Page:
Categorical variables
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Categorical Variables. Categorical Variables. Independent X – variables that take on only a limited number of values are termed categorical variables, dummy variables, or indicator variables.

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Categorical variables1
Categorical Variables

  • Independent X – variables that take on only a limited number of values are termed categorical variables, dummy variables, or indicator variables.

  • Common examples are: time periods in which there is a price surge or bubble; months of the year; days of the week; gender; educational level.


  • Salary is the dependent variable that is to be estimated.

  • Executive is a categorical variable that has only two values: 0 – represents that the employee is not an executive; 1 – represents that the employee is an executive.

  • A linear regression model may be constructed:Salary = a + b * Executive

Executive model results
Executive Model Results

Salary = a + b * Executive

Highly Significant

Average Salary for non-Executive:


Average Salary for Executive:


Categorical variables effect
Categorical Variables Effect

  • The effect of a categorical variable is to add an additional constant amount to the y-intercept for the subset of points included in the category.

  • Graphically, it creates a separate regression line for each category. The slope of the line is constant but the y-intercepts vary.

Gender model results
Gender Model Results

Salary = a + b * Gender

Not Significant

Average Salary for 0-Gender:


Average Salary for 1-Gender:


Education model results
Education Model Results

Salary = a + b * Education


Average Salary for 0 Education:


Additional Value per year:


Education variable
Education Variable

  • The Education variable has multiple values: 0, 2, 4, 6, 8. This variable was used directly in the regression estimation. Although it appeared categorical, it was in fact used as a numerical variable.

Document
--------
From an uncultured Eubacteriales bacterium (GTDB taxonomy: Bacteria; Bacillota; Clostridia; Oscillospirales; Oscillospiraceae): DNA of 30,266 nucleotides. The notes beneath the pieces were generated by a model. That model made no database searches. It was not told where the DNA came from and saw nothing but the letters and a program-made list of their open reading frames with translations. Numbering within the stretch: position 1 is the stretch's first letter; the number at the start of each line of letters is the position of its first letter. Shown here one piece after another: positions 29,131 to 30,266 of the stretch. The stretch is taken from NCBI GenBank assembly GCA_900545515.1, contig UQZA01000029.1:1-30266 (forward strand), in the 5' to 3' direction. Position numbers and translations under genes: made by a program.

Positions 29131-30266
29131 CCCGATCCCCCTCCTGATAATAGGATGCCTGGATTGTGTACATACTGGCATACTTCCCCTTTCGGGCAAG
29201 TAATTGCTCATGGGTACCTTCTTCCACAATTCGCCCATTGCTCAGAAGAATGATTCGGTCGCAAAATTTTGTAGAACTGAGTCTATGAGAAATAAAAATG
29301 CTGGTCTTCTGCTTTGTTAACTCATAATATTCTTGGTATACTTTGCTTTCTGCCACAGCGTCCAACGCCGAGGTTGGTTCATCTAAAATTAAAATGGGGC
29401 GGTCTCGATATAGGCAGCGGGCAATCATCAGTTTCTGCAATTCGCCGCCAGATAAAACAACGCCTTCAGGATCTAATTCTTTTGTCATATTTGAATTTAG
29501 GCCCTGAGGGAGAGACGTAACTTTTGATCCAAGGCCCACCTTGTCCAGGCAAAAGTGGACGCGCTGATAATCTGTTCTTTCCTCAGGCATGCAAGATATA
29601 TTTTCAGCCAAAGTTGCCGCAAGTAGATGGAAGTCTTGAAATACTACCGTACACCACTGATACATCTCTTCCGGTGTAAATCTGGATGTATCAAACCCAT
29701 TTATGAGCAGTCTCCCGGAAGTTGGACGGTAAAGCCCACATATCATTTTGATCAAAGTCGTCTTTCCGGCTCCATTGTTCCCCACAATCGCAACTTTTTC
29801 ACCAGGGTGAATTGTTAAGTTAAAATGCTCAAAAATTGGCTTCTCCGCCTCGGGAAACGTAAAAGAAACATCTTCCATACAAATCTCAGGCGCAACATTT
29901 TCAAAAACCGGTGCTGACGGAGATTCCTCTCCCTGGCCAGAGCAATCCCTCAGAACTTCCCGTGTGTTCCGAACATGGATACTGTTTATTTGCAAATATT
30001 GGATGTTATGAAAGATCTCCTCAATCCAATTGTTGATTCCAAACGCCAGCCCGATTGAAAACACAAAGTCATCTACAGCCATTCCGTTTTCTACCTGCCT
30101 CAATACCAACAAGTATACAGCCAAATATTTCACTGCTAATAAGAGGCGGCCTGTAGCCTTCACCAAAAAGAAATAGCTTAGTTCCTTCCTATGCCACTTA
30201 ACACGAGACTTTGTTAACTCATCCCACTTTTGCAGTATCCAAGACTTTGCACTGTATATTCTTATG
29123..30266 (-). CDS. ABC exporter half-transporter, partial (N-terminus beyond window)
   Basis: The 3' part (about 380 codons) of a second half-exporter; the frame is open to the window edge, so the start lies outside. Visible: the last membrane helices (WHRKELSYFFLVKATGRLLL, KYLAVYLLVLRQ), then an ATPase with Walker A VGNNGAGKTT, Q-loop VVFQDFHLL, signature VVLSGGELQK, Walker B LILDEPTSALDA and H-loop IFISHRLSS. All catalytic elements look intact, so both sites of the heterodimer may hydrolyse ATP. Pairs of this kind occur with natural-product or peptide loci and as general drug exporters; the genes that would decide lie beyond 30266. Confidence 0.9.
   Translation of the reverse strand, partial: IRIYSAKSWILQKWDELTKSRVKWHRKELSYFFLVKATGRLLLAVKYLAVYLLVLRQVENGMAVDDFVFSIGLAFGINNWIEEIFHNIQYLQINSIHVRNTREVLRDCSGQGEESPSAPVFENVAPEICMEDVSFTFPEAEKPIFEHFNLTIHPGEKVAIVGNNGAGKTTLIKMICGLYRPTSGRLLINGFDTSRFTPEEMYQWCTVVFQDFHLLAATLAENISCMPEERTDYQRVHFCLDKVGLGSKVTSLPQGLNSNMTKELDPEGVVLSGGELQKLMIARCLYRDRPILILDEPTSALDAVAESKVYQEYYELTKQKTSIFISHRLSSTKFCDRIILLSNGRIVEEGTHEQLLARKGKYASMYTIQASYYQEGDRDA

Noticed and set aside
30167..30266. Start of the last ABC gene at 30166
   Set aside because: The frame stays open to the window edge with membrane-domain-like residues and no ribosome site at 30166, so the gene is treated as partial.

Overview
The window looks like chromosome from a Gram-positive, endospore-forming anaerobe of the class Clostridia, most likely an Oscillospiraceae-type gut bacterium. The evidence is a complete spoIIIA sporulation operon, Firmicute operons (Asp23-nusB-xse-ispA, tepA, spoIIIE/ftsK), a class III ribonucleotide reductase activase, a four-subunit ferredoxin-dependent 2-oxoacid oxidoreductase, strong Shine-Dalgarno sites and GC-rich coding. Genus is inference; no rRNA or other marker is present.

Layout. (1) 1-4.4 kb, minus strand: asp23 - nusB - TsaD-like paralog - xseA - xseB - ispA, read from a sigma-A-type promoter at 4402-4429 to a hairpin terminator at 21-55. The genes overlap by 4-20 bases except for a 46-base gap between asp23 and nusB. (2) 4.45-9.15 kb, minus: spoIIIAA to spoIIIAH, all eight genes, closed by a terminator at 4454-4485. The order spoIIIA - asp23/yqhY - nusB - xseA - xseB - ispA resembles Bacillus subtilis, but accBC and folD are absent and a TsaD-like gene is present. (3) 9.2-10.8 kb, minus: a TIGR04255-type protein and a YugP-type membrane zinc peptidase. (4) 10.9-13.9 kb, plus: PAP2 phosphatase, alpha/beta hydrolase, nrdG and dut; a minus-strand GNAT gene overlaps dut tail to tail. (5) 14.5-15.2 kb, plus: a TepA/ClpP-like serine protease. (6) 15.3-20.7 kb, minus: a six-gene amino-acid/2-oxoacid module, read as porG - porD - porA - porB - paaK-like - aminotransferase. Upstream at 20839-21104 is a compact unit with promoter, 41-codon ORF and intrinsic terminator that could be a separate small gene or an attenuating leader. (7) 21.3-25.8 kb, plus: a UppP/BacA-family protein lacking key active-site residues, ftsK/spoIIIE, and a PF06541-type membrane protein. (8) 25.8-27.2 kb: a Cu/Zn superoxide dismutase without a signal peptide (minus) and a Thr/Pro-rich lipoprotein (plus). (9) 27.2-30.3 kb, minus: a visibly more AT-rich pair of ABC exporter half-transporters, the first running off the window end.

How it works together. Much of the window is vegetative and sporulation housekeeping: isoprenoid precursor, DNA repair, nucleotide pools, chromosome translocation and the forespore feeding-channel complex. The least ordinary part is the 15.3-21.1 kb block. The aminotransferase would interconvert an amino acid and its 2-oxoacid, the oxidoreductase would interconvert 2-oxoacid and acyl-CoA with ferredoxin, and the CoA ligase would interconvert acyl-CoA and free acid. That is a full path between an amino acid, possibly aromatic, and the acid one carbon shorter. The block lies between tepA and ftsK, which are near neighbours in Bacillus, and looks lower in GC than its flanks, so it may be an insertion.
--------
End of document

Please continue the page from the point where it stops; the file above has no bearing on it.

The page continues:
• Implicit in the use of any explanatory variable is that its effect is linearly increasing or decreasing. For the education variable, this would mean that the effect on Salary of having a two-year degree would be exactly ½ of the effect of having a four-year degree.

  • This linearity may be questionable.

Education results
Education Results

  • Linearity would imply “incorrectly” that dropping out after three years of college, in salary terms, would result in a loss of “only” $8448, compared with finishing one’s Bachelor’s degree.

  • But, since degrees are really “0” and “1”, a better approach is to consider each level of degree as a separate categorical variable.

Constructed education categories
Constructed Education Categories

  • If the linearity of a limited value variable is questionable, then the variable may be better modeled by constructing a series of indicator or dummy variables that each represents exactly one value: Education0, Education2, Education4, Education6, Education8. In this way, the effect of each level can be considered independently.

  • This technique frequently occurs with time variables, i.e. months. One should not implictly assume that the monthly effect in December (12) is 12 times as large as the monthly effect in January (10.

Results discussion
Results Discussion

  • The previous results illustrate some values, but also obscure other values.

  • The results show that having less than a Bachelor’s degree has a significant $30,000 effect on average salary at this company.

  • The lack of statistical significance for the Bachelor’s degree and Master’s degree variables obscures the fact that it is unreasonable to use these variables alone since it would conflate the salaries for Ph.D.’s with the salaries of those with no college, when it is clear that at this company the two groups do not earn anything near the same salary.